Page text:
Stephen Kent

The state of the union is not so strong. The state of the union is not to be confused with the condition of the country, perhaps a more apt title for the presidential speech typically delivered to a joint session of Congress each year.

The union, in the sense of community, is far from unified. It is divided on many core issues and beliefs.

While a “Condition of the Country” speech could point to an improving financial market, reduction of military presence in Iraq and Afghanistan, and some improvement in the domestic economy as positives, it doesn’t represent the “more perfect union” envisioned by the drafters of the Constitution of the United States.

There is division about the role of the nation. Those who want the United States to be the most powerful country in the world are separated from those who ask “at what cost”? There is division about government responsibility for senior citizens and for the less well-to-do. What is entitlement and what is a handout?

When it comes to nuclear weapons, should we reduce the arsenal to prevent disaster or continue to maintain arms for overkill? On taxes, should the rich pay a greater share? On guns, should we have an absolutist view of the right to bear arms or await the next massacre?

There is no consensus on reducing spending or increasing taxes, a gulf that threatens the continued operation of government. The state of the union will remain far less than a “more perfect union” until there is unity on understanding the sanctity of life, from conception to natural death.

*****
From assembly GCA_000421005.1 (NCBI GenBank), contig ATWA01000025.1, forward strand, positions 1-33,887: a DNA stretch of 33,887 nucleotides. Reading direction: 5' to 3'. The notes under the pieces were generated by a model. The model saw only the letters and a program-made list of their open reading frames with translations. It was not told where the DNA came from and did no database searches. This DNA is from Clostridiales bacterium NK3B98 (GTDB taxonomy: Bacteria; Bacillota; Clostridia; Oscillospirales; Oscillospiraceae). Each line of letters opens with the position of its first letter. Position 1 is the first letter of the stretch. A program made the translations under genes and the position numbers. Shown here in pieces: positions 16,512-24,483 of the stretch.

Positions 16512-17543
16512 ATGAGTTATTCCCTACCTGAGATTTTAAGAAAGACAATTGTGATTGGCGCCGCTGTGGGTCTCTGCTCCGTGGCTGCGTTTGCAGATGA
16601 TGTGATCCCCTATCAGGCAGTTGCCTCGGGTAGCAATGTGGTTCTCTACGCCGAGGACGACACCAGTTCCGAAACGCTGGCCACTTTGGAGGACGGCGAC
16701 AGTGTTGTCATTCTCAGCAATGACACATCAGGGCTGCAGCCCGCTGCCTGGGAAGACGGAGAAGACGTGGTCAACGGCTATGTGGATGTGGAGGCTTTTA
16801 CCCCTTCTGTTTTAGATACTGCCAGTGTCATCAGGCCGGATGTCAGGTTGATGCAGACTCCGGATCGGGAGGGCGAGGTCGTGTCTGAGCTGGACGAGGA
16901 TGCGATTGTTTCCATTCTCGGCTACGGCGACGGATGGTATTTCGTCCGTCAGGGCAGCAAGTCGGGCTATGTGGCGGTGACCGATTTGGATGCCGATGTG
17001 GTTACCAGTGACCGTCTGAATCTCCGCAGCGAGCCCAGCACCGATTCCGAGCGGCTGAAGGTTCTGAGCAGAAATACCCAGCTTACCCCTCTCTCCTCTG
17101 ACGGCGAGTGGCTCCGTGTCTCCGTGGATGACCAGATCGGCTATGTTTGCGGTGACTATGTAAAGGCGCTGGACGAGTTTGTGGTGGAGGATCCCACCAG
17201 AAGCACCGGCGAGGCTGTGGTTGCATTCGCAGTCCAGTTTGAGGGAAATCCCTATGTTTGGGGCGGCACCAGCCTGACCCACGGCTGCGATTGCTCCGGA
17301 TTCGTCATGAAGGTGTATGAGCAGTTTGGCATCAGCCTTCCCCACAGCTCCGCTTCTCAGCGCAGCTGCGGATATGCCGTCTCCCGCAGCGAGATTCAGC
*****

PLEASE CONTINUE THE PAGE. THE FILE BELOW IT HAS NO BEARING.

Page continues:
A “Condition of the Country” speech may provoke warm feelings that things are OK or at least getting better. But that should not keep us quiet or keep us from making an effort to reach an agreement on the most vital issues, such as the sanctity and dignity of all human life.

The timing of the surprise papal resignation — a day before the State of Union speech — brought new attention to a man who consistently has warned of the demoralizing effect of secular culture.

In five speeches to the U.S. bishops in 2012, Pope Benedict XVI noted what he called an “increased sense of concern on the part of many men and women, whatever their religious or political views” of a “troubling breakdown in the intellectual, cultural and moral foundations of social life.”

This has imperiled the “future of our democratic societies.” Progress is not how fast we remove snow from a massive blizzard or clean debris from tornadoes.

“Progress has increased our capabilities but not our moral and human stature and capacity,” Pope Benedict said. “We have to regain an internal balance and we also need spiritual growth.”

“Above all else we must try to make sure that people do not lose sight of God,” he said.


Kent is the retired editor of archdiocesan newspapers in Omaha and Seattle. Contact him at: